‘Ecological Wealth’ and Neighborhood Action: Portland and Living Cully

I was in Portland for the first time last summer and it was charming. It had the feel of a logging town that had grown without loosing its roots–it had bridges crossing rivers, backed by tree-topped ridges, and a downtown that was small, artsy and independent.

Portland has become a beacon for young environmentalists and artists–anyone who’s seen Portlandia knows the hype. But as Tony DeFalco and the alliance he works with, Living Cully point out–this movement is pursuing only a double bottom line–that of economy and ecology. The social bottom line is being left out….

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I was in Portland for the first time last summer and it was charming. It had the feel of a logging town that had grown without loosing its roots–it had bridges crossing rivers, backed by tree-topped ridges, and a downtown that was small, artsy and independent.

Portland has become a beacon for young environmentalists and artists–anyone who’s seen Portlandia knows the hype. But as Tony DeFalco and the alliance he works with, Living Cully point out–this movement is pursuing only a double bottom line–that of economy and ecology. The social bottom line is being left out.

While a civic interest in livability and a growing ‘natural capitalism‘ economy are building a more vibrant urban fabric and economic opportunities in Portland, poor populations and populations of color have been left out of the city’s rising wave of wealth and ecological vibrancy. I heard DeFalco speak last week at the Design for Equity Summit hosted by the Bruner Loeb Forum and Enterprise Community Partners.

Living Cully’s goal is to build ‘ecological wealth’ for residents of Cully, one of the poorest neighborhoods in Portland. They do this work on two fronts. Firstly, they build their own ecological assets through community projects, and economic and environmental development projects. In a part of town where only 24% of streets have sidewalks on both sides, this can mean everything from building rain gardens in residents backyards, to building larger-scale parks. This means also identifying opportunities for ecological generators to be economic generators.

The second front Living Cully works on managing the pressures and opportunities presented by the growth of the rest of the city. Gentrification was a central topic in last week’s Design for Equity summit. One of the key ironies is that when marginalized communities take it upon themselves to improve their communities, improvements often attract higher income populations which put financial pressure on existing residents.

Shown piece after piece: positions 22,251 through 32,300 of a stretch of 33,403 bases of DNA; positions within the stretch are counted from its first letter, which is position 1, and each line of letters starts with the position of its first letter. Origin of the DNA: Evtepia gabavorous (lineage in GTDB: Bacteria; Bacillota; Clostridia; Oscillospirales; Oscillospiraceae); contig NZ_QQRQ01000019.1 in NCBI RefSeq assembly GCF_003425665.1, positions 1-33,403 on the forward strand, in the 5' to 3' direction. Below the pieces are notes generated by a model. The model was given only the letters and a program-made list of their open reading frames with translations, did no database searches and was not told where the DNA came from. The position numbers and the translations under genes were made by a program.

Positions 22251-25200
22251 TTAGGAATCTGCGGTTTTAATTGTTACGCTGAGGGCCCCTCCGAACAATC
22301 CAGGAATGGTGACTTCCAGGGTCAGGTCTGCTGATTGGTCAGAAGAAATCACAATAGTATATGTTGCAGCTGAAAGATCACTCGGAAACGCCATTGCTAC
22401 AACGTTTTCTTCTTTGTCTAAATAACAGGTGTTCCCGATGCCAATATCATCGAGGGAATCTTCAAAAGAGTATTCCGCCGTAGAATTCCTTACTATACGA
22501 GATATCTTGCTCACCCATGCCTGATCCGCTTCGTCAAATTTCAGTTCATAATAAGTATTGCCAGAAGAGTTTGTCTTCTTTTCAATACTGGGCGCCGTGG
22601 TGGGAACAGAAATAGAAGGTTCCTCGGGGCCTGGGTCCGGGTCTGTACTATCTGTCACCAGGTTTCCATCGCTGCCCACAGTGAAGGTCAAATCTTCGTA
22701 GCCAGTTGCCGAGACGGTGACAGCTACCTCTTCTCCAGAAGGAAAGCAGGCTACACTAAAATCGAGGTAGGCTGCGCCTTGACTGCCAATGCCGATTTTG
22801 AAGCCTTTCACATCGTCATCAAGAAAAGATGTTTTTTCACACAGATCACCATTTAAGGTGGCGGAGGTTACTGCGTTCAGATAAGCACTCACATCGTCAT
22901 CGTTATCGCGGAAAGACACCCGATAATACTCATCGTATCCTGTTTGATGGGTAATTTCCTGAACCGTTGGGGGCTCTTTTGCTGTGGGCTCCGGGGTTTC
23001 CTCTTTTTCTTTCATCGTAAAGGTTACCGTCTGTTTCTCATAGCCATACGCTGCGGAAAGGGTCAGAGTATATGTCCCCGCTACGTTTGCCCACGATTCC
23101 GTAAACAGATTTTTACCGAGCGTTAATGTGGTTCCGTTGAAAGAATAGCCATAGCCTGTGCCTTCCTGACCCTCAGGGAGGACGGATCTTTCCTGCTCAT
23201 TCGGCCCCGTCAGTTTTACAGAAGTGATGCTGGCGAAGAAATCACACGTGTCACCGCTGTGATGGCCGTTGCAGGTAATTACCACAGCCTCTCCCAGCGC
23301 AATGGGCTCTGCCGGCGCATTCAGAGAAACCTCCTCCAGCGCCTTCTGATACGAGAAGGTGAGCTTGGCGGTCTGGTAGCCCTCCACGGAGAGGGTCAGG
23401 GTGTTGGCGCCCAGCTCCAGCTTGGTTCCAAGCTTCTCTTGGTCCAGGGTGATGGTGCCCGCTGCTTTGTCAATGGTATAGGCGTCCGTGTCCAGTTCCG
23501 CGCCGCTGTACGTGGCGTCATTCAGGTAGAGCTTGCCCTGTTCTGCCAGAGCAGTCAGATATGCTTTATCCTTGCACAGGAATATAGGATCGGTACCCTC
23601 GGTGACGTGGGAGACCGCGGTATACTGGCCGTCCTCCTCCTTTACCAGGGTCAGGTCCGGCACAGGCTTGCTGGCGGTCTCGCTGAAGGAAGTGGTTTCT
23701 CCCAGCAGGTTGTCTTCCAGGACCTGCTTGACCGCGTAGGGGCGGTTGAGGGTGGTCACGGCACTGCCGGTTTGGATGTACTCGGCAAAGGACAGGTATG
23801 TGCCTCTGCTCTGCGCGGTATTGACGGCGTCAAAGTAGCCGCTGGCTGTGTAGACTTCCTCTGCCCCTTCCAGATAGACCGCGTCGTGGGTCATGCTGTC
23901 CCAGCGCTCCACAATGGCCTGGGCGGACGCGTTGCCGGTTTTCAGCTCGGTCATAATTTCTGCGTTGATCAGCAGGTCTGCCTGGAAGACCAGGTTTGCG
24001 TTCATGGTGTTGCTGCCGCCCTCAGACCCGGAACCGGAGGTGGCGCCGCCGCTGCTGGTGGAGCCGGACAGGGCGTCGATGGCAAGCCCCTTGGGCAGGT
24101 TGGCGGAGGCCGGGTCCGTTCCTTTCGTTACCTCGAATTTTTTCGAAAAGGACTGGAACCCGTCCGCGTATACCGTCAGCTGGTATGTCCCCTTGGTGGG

As Portland’s fortunes grow, Cully is extra vulnerable to gentrification, but rather than just taking a “not in my backyard’ approach, Living Cully is working proactively at the municipal level, giving Cully agency in larger conversations about the city.

This means making sure Cully doesn’t get left out of urban-scale projects like bike-sharing programs, and that development in Cully, whether its infrastructure construction or new businesses, share the wealth through hiring locals.

Living Cully also produced ‘Not in Cully,’ a roadmap to prevent displacement as Cully gentrifies. ‘Not in Cully’ lays out a proactive set of strategies to keep existing residents in the neighborhood through housing affordability policies, and making sure their fortunes rise with the neighborhoods’–through helping existing businesses remain in the neighborhood as the commercial landscape changes, and helping families become more economically self-sufficient.

I am so impressed by the work of Living Cully and they way they’re deploying the concept of ‘ecological wealth’–a term I’d never heard of before. It shows that ecological assets are not just an extra. They’re not something that should be reserved for the wealthy. Ecological services help us live better, longer, healthier, happier, and they also build wealth when built and maintained strategically.

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